Do you have a number for that patent? Looking at the circuit (a bypassed CCS to provide cathode bias), it seems like there's a lot of prior art and I'm unable to find any patents issued to David Gillespie relevant to this. Thanks!

edit: On careful reading, he does have a novel feature (at least novel to me) of varying the idle current with B+ sag. I still don't see any patent, though, or any mention of one in his writeup. Dave was good enough to at least provide some back-up measurements, so kudos to him for that. He clearly doesn't like my LED bias scheme, but missed a few of the essential elements of it.
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Old 6th April 2012, 11:30 AM   #6
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Default enhanced fixed bias

SY, I don't think he has claimed a patent. He uses a negative three terminal regulator to establish a fixed voltage (not constant current) relative to the B+ by using the B+ rail to feed the adjusting terminal. I used this approach in a triode strapped el84 amp and it does work very well, and is a compact, easy to implement improvement over a simple resistor/cap combination. My decision, when I was comparing it to an array of leds was based on ease of implementation. I still bypass it with a cap (some bad habits die hard), but he (Dave G) says cap isn't needed. I am going to try this with a 7591 based amp somewhere in the future (have tubes and trannies laying around) as they seem to fit the bill as suitable candidates as well (low bias voltage).
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Old 6th April 2012, 12:04 PM   #7
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I don't see where he does, either; I would think Dave would have mentioned it. Lydia says it's patented, thus my question.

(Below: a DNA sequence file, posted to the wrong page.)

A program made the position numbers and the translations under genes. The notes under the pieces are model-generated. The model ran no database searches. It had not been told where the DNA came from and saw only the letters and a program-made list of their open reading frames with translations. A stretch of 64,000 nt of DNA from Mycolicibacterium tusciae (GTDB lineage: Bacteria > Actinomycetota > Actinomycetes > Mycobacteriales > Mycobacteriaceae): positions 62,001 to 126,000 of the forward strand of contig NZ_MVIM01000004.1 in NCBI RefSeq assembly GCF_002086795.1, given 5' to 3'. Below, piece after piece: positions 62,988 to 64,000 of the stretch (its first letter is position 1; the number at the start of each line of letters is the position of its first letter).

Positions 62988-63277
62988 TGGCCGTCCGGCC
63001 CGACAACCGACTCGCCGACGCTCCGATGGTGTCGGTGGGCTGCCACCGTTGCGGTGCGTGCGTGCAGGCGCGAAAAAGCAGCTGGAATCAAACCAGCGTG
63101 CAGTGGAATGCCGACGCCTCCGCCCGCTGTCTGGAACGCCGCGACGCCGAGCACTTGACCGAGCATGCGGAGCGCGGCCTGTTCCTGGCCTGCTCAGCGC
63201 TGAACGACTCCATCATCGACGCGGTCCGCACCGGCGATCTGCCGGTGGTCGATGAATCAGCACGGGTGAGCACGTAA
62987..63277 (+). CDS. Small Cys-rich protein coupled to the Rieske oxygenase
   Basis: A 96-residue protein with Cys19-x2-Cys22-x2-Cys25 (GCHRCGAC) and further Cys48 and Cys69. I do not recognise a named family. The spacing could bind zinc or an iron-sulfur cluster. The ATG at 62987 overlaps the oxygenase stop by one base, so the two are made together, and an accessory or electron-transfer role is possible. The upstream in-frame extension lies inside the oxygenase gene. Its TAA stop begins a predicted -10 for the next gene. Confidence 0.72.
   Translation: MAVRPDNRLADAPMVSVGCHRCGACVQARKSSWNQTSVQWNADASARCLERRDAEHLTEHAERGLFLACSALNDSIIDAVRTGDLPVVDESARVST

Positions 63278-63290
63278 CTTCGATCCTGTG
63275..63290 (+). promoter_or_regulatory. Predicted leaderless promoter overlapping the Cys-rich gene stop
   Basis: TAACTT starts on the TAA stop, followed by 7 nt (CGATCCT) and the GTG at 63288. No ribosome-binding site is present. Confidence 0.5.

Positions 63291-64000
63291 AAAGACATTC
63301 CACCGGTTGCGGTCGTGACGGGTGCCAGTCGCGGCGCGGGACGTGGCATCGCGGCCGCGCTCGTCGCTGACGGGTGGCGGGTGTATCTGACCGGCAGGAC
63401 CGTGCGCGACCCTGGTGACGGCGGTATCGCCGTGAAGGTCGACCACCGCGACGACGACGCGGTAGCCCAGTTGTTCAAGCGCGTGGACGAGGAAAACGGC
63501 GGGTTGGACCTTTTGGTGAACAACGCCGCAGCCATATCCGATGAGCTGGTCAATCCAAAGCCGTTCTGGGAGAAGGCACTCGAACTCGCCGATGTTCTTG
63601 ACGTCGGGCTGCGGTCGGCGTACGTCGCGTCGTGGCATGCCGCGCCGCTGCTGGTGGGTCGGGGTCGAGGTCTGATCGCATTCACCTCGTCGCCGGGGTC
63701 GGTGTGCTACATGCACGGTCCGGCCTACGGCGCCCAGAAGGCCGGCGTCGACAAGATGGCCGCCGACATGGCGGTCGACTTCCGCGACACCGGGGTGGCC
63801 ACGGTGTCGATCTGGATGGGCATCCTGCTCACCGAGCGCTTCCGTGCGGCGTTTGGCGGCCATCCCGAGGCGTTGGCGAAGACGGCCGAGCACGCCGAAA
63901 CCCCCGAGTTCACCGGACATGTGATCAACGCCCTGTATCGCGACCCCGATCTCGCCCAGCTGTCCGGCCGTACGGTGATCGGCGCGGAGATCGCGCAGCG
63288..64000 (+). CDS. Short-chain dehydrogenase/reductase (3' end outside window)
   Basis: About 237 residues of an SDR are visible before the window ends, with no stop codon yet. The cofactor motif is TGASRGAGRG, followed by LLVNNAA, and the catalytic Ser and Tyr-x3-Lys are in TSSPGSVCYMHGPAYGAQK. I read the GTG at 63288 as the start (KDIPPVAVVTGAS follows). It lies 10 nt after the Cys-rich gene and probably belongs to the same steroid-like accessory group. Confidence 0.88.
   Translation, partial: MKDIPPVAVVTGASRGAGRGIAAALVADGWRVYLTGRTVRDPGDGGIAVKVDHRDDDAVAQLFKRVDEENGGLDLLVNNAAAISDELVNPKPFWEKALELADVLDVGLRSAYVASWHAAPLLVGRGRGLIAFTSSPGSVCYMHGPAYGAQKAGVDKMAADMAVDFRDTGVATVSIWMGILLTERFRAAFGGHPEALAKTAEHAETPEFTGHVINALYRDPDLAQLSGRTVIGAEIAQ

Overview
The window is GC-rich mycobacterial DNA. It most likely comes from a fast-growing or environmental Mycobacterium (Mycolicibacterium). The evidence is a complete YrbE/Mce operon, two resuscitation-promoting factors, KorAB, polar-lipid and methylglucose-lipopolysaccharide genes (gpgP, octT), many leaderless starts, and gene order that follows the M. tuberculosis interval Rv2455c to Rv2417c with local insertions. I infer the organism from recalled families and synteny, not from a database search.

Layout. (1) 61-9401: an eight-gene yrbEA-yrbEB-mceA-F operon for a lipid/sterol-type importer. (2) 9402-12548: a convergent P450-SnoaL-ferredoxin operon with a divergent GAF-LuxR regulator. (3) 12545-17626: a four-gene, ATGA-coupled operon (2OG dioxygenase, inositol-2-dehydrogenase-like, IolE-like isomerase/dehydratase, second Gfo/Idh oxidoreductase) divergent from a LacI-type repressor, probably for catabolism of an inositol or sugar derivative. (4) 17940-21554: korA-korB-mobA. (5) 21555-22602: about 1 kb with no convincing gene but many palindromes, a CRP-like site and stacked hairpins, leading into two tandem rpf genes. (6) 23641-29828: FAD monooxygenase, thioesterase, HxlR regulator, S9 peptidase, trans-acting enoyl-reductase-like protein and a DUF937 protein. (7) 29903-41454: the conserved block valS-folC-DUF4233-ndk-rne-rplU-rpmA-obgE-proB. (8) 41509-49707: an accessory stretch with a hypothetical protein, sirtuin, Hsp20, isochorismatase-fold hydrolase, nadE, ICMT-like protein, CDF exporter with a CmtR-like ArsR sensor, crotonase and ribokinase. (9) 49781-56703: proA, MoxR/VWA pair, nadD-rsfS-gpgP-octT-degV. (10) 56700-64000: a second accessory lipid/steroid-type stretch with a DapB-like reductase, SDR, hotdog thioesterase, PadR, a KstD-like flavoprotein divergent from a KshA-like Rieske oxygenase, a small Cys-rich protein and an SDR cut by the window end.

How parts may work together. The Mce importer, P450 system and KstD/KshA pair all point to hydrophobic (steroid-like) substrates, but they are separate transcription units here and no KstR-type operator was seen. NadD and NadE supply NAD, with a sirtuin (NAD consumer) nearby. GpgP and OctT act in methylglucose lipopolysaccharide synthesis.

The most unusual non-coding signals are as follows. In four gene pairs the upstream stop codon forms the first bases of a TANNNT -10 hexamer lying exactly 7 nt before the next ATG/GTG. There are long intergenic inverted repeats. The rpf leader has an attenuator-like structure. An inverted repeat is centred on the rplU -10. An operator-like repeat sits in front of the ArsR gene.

Your bypass cap may be a good idea- the output of a 317 is inductive.
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Old 6th April 2012, 05:44 PM   #8
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Default noise

Yes, I had always heard that these regs (317 and the like) generated some "artifacts", that I though cap might smooth out.
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Old 6th April 2012, 05:51 PM   #9
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Would that bypass cap around the 317 need to be a large value (as in electrolytic)? I would think it could be a small film type, but then again, I'm undoubtedly missing something...
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Old 6th April 2012, 06:47 PM   #10
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The output impedance of an LM317 (the text above says negative regulator so it would actually be an LM337) rises sharply with frequency. So if you want a neutral use (or lack there of) of local cathode feedback, you won't get it with just a LM317 alone. At low frequencies, the LM317 acts like a short and thus provides no local feedback on the output tubes, but at high frequencies, it can be several ohms. So I'd bypass it with a healthy sized cap to counteract the rising impedance with the falling impedance of the cap. As always, I'd also bypass the electrolytic cap with a film cap.

BTW, this thread is pretty old, I guess they never die...

Sheldon